Unfortunately, while I harvested these revelations along with my bounty of summer vegetables, my family suffered future shock from my sudden coming in and out of the broom closet.

Was I morphing through a type of corporate decompression chamber? Maybe. I’d come to accept that I couldn’t rewind all the days I wasted away, the days I took for granted, the working weekends, the conferences, the cold dinners and the baby-sitters. But I needed to believe that it wasn’t too late to start paying attention to the things that mattered most and to some things that never seemed to matter at all.

I busied myself with long neglected writing projects and I enjoyed being a friend to my daughter, not to mention a new and improved partner to my husband. And in between the exciting chapters on my word processor and the scary experiments in my food processor, I might even try my hand at making Christmas gifts this year, if it doesn’t push my family over the edge. (September 1998)
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So read the quote above in blue,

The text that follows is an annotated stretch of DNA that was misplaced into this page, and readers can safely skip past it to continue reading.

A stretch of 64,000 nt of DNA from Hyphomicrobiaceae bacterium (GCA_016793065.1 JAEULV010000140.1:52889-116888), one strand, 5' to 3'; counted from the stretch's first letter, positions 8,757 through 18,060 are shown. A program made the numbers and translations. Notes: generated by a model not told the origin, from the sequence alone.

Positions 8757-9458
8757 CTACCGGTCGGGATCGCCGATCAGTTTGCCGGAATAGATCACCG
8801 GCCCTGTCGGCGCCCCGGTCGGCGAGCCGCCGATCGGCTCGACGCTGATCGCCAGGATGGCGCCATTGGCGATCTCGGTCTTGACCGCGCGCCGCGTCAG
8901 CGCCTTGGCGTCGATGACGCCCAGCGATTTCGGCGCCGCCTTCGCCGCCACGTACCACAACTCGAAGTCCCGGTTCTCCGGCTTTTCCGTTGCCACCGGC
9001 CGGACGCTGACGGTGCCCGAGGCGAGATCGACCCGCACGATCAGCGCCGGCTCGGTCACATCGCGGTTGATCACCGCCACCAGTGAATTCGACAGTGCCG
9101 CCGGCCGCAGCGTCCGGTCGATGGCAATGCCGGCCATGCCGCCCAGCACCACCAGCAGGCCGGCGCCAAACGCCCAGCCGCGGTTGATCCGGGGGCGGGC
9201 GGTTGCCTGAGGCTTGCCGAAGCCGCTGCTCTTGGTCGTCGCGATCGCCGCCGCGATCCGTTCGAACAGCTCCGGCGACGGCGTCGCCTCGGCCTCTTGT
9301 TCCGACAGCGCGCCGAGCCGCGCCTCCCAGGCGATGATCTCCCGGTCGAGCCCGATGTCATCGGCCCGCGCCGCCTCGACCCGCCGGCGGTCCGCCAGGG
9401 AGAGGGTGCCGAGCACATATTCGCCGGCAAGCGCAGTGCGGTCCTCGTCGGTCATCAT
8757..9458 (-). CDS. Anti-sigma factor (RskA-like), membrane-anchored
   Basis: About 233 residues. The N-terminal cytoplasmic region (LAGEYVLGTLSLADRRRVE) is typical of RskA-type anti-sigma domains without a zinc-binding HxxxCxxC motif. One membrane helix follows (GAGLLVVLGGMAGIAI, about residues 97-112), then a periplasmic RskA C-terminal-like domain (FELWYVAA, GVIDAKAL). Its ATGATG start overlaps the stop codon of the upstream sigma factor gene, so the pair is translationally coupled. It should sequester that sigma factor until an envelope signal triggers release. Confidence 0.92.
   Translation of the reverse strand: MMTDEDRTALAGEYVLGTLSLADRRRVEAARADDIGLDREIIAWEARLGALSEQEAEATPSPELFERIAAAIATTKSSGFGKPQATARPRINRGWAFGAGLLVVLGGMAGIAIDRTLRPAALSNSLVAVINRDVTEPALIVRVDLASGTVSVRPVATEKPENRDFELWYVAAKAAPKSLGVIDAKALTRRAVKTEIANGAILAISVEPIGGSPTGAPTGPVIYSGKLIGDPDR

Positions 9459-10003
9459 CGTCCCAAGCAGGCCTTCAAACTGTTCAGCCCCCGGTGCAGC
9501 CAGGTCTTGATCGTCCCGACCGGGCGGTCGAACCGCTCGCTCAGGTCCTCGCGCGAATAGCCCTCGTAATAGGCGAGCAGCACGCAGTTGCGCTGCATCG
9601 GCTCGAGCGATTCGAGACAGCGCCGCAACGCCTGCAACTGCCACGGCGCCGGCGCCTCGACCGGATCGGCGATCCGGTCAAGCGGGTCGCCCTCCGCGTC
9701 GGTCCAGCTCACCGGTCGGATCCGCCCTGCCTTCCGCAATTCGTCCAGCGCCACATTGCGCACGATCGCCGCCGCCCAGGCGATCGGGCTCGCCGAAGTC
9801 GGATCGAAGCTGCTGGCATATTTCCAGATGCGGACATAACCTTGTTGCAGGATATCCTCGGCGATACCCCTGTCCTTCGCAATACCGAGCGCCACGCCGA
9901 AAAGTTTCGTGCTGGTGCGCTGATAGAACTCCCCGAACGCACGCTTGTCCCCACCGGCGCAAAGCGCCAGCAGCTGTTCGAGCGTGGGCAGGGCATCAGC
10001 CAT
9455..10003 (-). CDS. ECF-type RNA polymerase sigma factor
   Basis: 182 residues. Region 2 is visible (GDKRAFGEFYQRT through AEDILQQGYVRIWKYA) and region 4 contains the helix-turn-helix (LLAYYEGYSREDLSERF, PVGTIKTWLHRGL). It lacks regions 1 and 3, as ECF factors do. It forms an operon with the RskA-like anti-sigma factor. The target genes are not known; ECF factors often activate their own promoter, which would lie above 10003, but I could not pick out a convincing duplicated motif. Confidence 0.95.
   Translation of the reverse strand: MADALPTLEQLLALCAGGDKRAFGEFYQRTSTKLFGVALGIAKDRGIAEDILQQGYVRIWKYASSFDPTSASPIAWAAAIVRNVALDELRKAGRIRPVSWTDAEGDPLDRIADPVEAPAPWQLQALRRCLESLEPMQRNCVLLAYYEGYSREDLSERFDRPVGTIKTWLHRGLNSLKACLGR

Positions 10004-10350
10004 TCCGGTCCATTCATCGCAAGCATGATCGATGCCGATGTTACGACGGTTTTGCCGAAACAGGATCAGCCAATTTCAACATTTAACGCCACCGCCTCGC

And tell me, what’s a gal to do?
That ‘blemish in her garments’ threat,
Is something I cannot forget…

Pat Skene

12 responses »

  1. Thank you Pat. Reading this blog made me cry, made me laugh and brought a new awareness to my thoughts of being the “perfect” mother/wife/friend.

    You have no blemishes in your garments!

    Like

  2. Well let’s just be thankful
    ‘Twas only a stage
    But be ever watchful
    Of that ‘work’ baggage
    Feeling guilt is not useful
    Not at any age!

    Keep up the great blogging, lots of us out here can relate only too well!!

    Like

  3. I love the quote from 1877! Fabulous post. Love your word choices–so many juicy gems here. In terms of an “indifferent housekeeper,” thank goodness for Molly Maid! I love how this post balances humour, insight, and storytelling. Bravo!

    Like

  4. I really enjoyed reading this months post. The 1998 flashback brought back several memories, and looks like it could actually be a Baby Boomerantz ahead of its time!

    Like

    • Alas, my crock pot has been retired along with my preserving jars. I have learned to live with this “foil to my brilliance” and have fully accepted the shame. Thank you for asking…

      Like